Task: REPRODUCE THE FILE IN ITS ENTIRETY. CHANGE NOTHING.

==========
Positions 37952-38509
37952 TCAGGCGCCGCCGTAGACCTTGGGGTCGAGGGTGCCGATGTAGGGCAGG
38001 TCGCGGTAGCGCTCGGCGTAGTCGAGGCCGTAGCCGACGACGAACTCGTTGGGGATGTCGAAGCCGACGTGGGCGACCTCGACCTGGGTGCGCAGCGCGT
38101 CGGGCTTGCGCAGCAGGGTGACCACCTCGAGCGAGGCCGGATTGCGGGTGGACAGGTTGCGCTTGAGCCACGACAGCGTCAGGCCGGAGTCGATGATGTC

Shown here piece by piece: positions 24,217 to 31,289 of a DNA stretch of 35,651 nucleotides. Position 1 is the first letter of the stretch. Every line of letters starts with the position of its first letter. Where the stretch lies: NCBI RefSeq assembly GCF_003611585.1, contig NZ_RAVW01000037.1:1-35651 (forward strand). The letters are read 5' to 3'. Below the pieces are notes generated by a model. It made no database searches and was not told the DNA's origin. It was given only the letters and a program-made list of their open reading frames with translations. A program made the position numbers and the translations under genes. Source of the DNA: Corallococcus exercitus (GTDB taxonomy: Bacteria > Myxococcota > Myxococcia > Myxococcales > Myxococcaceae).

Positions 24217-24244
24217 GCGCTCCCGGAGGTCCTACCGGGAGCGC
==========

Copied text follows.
Positions 37952-38509
37952 TCAGGCGCCGCCGTAGACCTTGGGGTCGAGGGTGCCGATGTAGGGCAGG
38001 TCGCGGTAGCGCTCGGCGTAGTCGAGGCCGTAGCCGACGACGAACTCGTTGGGGATGTCGAAGCCGACGTGGGCGACCTCGACCTGGGTGCGCAGCGCGT
38101 CGGGCTTGCGCAGCAGGGTGACCACCTCGAGCGAGGCCGGATTGCGGGTGGACAGGTTGCGCTTGAGCCACGACAGCGTCAGGCCGGAGTCGATGATGTC

Shown here piece by piece: positions 24,217 to 31,289 of a DNA stretch of 35,651 nucleotides. Position 1 is the first letter of the stretch. Every line of letters starts with the position of its first letter. Where the stretch lies: NCBI RefSeq assembly GCF_003611585.1, contig NZ_RAVW01000037.1:1-35651 (forward strand). The letters are read 5' to 3'. Below the pieces are notes generated by a model. It made no database searches and was not told the DNA's origin. It was given only the letters and a program-made list of their open reading frames with translations. A program made the position numbers and the translations under genes. Source of the DNA: Corallococcus exercitus (GTDB taxonomy: Bacteria > Myxococcota > Myxococcia > Myxococcales > Myxococcaceae).

Positions 24217-24244
24217 GCGCTCCCGGAGGTCCTACCGGGAGCGC